Why Buy an Edu Science Land and Sky Telescope?

Who isn’t mystified and awed by the wonders of the universe? From the ultimate dream of becoming an astronaut, visiting a space station, fascination with the planets, moons, stars, galaxies, and the potentiality of extraterrestrial life, astronomy is an enchanting, complex, and entirely rewarding subject to embrace and explore.

If you want to grow your interest in the night skies or have kids who want to delve deeper into the mysteries of space, getting an Edu Science Land and Sky Telescope is your best. It’s a simple but powerful tool that will bestow you with glorious views and make distant celestial objects feel like something you can almost touch without much fuss and all from the safety of your backyard.

To help you further, let’s discover more about this equipment and why should you be buying an Edu Science Land and Sky Telescope for you and your loved ones.

Types of Telescopes

There are three main types of telescopes: the reflecting telescope, refracting telescopes, and compound telescopes.

Reflecting Telescopes

Reflecting telescopes uses mirrors to collect light from the object you’re viewing. The light enters the tube and hits the primary mirror. From there, it’s reflected towards the secondary mirror to the eyepiece, where you’ll see the magnified image. This telescope type provides more clarity, allowing you to better view distant objects in space. However, they aren’t meant for magnifying objects on the ground. Thus, are not usable for Earth viewing.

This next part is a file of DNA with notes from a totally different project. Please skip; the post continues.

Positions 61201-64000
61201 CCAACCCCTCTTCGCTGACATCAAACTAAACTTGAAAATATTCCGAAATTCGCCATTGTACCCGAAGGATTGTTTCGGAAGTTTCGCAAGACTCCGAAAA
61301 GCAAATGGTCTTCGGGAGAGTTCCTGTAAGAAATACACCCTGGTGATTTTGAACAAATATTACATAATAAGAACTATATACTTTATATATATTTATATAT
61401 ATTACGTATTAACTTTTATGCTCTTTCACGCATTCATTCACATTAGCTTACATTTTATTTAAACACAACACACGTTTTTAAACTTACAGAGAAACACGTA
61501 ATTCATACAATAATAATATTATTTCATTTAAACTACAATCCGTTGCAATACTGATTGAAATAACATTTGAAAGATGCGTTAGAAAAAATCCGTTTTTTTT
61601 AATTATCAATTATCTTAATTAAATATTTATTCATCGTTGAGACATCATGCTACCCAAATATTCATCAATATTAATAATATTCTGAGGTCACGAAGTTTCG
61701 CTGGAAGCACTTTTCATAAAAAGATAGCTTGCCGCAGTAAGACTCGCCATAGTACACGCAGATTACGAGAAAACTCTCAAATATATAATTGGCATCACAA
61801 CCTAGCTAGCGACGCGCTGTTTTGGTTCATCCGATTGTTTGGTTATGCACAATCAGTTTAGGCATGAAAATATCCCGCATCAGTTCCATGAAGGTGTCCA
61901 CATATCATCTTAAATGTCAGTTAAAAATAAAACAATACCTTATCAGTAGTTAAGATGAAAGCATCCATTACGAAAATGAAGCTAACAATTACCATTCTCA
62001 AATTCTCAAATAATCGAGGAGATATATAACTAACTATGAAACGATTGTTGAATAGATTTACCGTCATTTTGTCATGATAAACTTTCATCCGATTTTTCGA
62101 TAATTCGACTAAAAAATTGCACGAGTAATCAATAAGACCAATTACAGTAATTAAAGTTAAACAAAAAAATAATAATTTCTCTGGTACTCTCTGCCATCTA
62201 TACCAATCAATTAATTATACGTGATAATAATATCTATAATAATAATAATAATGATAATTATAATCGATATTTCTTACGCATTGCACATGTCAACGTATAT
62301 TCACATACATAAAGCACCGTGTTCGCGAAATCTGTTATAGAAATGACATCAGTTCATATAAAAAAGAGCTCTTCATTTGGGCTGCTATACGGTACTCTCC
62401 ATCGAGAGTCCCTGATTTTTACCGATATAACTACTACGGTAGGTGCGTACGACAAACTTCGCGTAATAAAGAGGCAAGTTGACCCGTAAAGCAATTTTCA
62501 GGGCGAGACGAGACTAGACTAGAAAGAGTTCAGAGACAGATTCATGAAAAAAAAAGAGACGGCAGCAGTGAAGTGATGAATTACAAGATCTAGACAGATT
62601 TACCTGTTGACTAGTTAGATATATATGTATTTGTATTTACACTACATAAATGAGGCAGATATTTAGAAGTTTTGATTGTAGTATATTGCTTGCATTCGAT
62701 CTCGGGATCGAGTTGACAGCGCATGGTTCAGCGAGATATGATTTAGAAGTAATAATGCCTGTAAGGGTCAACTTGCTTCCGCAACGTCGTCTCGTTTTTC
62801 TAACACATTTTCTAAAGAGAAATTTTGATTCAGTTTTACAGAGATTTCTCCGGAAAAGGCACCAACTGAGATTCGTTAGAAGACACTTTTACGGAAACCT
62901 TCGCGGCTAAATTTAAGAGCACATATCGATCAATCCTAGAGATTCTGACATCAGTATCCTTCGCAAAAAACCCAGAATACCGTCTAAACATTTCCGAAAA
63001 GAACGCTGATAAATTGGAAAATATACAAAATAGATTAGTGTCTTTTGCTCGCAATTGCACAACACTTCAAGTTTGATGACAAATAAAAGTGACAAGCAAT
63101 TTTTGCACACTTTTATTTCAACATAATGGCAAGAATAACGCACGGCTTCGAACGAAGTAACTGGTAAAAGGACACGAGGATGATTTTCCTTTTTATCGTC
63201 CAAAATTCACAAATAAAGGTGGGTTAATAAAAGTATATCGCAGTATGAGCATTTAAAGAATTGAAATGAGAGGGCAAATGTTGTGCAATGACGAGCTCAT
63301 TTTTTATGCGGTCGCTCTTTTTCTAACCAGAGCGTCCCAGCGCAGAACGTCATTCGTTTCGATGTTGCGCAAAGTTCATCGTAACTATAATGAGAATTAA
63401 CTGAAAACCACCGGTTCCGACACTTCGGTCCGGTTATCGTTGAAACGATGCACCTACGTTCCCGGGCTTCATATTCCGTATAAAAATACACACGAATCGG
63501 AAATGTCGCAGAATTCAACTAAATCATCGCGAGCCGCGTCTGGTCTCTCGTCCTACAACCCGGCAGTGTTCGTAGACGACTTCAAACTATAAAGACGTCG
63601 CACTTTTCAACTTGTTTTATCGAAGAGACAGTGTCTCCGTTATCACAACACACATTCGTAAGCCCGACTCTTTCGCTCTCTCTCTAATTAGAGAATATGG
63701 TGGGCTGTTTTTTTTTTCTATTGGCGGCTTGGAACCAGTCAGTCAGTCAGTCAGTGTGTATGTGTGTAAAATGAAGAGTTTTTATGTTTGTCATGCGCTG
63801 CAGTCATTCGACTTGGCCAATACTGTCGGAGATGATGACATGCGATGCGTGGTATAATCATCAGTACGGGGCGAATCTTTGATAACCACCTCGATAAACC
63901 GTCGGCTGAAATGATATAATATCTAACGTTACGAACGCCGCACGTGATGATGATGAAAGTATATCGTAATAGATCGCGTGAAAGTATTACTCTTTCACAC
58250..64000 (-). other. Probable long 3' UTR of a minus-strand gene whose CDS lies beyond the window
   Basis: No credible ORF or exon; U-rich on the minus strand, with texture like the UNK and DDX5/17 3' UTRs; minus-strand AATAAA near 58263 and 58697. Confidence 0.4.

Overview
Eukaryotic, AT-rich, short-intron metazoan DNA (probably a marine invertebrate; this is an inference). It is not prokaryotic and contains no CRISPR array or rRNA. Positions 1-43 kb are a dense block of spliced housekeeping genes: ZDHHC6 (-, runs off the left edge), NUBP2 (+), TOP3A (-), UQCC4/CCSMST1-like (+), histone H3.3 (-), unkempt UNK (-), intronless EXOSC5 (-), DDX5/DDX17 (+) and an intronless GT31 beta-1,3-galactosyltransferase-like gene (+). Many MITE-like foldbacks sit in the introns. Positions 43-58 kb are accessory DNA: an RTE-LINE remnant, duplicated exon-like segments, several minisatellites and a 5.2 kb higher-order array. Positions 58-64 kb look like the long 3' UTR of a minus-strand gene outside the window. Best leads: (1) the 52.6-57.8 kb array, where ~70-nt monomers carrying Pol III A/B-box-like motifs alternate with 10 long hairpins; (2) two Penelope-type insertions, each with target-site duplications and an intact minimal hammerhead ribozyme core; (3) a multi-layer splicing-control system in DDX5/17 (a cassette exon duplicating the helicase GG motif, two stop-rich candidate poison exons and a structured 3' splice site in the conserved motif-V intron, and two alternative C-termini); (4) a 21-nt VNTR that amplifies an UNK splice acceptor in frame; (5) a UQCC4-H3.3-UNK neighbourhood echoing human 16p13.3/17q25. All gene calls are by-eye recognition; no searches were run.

Refracting Telescopes

Unlike its counterpart, refracting telescopes use specially designed lenses instead of mirrors. Light enters the tube and passes through the objective lens, which produces the distant object’s image in its focal plane. The eyepiece then magnifies the image, bringing it closer to you than it actually is. This type of telescope is versatile and works both on the ground and in the skies, making it perfect for birdwatching or stargazing.

Compound Telescopes

Compound telescopes simply combine all the optical advantages of mirrors and lenses into a compact tool. You can use them for getting clear, sharp images here on Earth or in the sky. However, this tool comes with a hefty price tag and is more suitable for professional use, which means it’s better to opt for a reflecting or refracting telescope, depending on your viewing needs.

Night sky filled with stars 

Parts of a Telescope

When buying a telescope, it’s vital to learn more about its different parts, so you can distinguish a good telescope from a bad one and make a smarter purchase. Learn more below:

1. Optical Tube

The optical tube is the main piece that holds the lenses, mirrors, or both. It’s the biggest and more obvious part of the telescope that gathers the light and where the eyepiece and other accessories go.

2. Finder Scope

A finder scope is an invaluable mini-telescope that attaches to the main telescope. It’s basically an assisting tool that will aid you in locating celestial objects you want to view in the night sky before looking at them in the bigger telescope. Without this accessory device sighting, it will be difficult to see things in the main telescope.

3. Eyepiece

It’s the part of the telescope utilized for actual viewing. Also called ocular lenses, eyepieces come in different magnifying power, which means you can change them depending on your preferred result. 

4. Mirrors and Lenses

Mirrors and lenses also vary in terms of magnification. Devote extra caution when checking or choosing them as they dictate the quality of the telescope. 

5. Tripod and Mount

The tripod and mount provide your telescope stability, mobility, and control. The former is the three-legged stand that helps your telescope stands still, so you may easily observe the night sky. Meanwhile, the mount allows you to move the telescope side to side and up and down, so you can see direct it freely to the celestial object you wish to view.